Media Reform group critisizes GIO’s public radio proposal


By Jane Rickards The China Post

The Campaign for Media Reform yesterday criticized government plans for restructuring Taiwan’s airwaves, saying a proposed merger of public radio stations should be independent and the government was not making its plans transparent enough.

Their calls came after the Government Information Office announced Sunday that it planned to restructure radio frequencies into three major zones, with public radio stations occupying the highest frequencies, followed by commercial radio stations and lastly low-transmission stations, including community radio and former underground radio stations, which would be in the lower end of the frequency range.

Under the plan, the GIO will also merge specialized public radio stations such as Police Radio Station, National Education Radio and Voice of Han Broadcasting Network into one public broadcasting group. The newly-merged group will form four nationwide broadcasting services, each with different content, including one offering public information such as traffic and weather reports, one with culture programs, one offering education programs and a service offering programs for groups such as aborigines, foreign brides and foreign laborers. The reform group said the GIO had not provided enough details about the merger’s new management structure, hiring scheme and financial resources. The group also demanded the merger be run by an independent commission overseen by the Legislature and its government funding should be equal to the funding the existing public radio stations received. “It should be independent…with its funding and hiring policies managed independently,” said Kuang Chung-hsiang, convener of the pressure group and an assistant professor in the Department of Radio, Television and Film at Shih Hsin University,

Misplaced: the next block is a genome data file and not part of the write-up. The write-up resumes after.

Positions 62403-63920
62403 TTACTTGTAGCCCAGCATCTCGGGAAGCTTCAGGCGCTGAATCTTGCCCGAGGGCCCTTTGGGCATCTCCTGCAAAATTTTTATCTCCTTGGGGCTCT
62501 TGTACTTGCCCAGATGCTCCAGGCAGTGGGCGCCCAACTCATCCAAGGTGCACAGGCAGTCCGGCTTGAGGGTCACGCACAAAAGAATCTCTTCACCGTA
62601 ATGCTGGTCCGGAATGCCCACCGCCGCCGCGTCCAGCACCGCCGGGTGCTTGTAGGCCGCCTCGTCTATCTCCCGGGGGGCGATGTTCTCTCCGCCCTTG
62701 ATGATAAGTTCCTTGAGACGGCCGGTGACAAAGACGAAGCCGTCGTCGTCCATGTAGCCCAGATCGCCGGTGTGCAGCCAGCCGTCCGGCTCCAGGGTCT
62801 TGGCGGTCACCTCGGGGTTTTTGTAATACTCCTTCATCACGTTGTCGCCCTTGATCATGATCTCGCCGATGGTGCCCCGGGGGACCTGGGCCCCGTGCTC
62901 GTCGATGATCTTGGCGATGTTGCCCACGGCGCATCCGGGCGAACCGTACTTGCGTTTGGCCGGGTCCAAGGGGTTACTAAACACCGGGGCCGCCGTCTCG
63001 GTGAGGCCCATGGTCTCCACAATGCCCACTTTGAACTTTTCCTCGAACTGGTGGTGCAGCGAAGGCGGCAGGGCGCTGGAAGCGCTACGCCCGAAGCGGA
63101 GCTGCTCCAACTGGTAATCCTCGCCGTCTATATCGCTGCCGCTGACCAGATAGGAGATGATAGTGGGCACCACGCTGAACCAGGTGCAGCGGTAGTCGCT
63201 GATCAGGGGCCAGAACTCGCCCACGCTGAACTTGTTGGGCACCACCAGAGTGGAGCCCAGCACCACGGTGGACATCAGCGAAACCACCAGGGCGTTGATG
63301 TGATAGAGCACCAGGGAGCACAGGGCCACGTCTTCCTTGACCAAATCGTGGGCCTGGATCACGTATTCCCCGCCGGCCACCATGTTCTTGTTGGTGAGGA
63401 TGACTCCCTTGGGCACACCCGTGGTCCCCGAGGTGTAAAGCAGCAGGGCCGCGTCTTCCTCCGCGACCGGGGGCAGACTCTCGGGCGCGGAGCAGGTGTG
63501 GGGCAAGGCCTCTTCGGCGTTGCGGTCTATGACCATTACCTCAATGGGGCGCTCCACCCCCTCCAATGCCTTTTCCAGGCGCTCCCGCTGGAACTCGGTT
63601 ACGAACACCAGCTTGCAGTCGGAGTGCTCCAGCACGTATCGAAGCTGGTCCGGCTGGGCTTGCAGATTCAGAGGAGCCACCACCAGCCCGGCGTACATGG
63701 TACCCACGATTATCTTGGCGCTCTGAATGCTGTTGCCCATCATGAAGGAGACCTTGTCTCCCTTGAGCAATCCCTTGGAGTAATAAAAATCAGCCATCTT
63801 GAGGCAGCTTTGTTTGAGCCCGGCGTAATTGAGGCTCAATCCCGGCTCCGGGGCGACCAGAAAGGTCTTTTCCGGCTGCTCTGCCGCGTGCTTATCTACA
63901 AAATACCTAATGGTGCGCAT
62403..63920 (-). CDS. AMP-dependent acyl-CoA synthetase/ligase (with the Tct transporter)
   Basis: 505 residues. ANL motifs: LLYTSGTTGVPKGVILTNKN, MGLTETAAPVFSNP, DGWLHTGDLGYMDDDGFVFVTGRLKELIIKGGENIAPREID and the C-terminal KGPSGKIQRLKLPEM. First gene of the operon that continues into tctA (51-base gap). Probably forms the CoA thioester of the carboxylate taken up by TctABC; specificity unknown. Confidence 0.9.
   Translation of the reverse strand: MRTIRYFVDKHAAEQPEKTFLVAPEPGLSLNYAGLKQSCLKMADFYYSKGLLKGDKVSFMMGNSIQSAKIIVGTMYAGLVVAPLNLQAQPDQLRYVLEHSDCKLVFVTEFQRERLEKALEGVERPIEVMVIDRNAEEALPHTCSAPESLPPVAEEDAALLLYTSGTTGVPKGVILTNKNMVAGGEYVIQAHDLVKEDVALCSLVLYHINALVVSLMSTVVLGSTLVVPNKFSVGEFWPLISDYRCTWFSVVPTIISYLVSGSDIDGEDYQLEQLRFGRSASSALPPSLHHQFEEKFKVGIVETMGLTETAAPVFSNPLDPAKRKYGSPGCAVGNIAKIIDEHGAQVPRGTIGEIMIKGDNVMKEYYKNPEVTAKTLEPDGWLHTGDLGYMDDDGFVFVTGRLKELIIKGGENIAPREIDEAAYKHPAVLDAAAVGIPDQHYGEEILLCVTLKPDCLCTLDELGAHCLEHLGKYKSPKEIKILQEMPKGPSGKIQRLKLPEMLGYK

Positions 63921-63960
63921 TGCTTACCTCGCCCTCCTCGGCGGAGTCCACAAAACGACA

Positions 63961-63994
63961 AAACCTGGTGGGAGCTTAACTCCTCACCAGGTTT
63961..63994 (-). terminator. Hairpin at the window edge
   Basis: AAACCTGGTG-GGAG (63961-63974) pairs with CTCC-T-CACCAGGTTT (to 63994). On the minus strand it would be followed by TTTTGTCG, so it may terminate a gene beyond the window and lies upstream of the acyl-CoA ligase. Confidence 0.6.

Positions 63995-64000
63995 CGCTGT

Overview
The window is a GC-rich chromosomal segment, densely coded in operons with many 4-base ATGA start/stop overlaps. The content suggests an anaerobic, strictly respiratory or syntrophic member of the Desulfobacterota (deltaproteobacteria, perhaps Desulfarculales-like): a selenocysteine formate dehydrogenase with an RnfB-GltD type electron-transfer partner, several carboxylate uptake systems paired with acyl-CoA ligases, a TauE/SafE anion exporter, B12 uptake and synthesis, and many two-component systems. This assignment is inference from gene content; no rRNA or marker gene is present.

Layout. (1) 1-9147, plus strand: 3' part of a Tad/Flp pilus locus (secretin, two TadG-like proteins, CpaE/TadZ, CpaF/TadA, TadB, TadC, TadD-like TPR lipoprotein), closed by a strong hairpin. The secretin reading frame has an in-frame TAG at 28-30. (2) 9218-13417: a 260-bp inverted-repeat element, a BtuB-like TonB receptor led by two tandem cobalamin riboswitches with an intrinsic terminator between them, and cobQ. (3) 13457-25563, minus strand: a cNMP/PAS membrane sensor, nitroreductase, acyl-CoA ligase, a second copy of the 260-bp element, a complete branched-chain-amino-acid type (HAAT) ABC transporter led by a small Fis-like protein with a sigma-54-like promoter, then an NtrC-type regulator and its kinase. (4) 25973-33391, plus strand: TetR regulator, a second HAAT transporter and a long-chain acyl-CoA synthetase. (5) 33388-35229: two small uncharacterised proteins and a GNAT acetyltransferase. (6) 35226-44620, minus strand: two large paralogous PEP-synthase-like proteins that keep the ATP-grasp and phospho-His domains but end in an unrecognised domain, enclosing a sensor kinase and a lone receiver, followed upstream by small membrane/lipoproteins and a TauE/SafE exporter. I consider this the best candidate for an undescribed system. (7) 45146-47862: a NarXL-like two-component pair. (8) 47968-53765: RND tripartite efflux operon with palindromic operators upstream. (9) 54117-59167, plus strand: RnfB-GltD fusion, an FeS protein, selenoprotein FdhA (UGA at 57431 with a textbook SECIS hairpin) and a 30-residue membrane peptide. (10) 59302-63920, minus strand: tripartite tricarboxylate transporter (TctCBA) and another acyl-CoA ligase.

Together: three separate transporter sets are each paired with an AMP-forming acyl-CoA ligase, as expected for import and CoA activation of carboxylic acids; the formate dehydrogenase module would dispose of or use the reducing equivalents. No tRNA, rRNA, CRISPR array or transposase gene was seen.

The group also argued that using the new public radio stations for services such as traffic reports and Hakka language programs was not taking the spirit of public broadcasting far enough.

Public radio in Taiwan should copy public radio stations in foreign countries, such as the British Broadcasting Commission (BBC), and produce high quality news, dramas and music programs, to let viewers escape endless commercial breaks.

“It is better if we have more public radio stations just like other countries,” said Tseng Kuo-feng, a member of a consulting committee for an educational foundation for monitoring Taiwan’s media and an assistant professor in the department of radio and television at National Chengchi University College of Communication. The GIO recently announced that underground radio stations can start applying for operation licenses around October 1. After this, the government plans to eradicate all remaining pirate radio stations by the end of 2005.

The reform group also accused the GIO of not providing the public enough information about application processes allowing underground radio stations to become legal ones, saying no one had any idea about the criteria the government was using to accept and reject applications and how the stations would be regulated once up and running.

They said they suspected the government was quickly opening up the market to more stations without a clear policy on what kind of radio was needed by the public.

“Right now if we just open them without a good policy to regulate them, there will be more trouble,” Tseng said.

“We have opened up (different frequencies) ten times in the past ten years,” he said.

Currently Taiwan has around 90 underground radio stations, many broadcasting commercials for local medicines.

Tseng said the government had offered no clear guidelines on whether these stations would be allowed to keep this content or change their programing.

The pressure group ducked questions about politics, saying they only had technical concerns about policy.

Opposition politicians have accused the government of trying to gag different points of view. They say the government is legalizing underground radio stations, which traditionally form a support base for the ruling Democratic Progressive Party, while cracking down on legal radio stations, such as the Kuomintang-owned Broadcasting Corporation of China (BCC), which is being forced to end its monopoly of the airwaves and return at least 13 frequencies to the government.

The KMT is pushing for the formation of an independent National Communications Commission in the Legislature to be the sole supervisory body of the telecommunications and media industries, arguing it will be better equipped to handle media matters independently than the government’s GIO.

Tseng said if the GIO could come up with a better policy, there was no need to wait for the formation of the NCC. “The point is that whether it is a good policy (or not),” he said.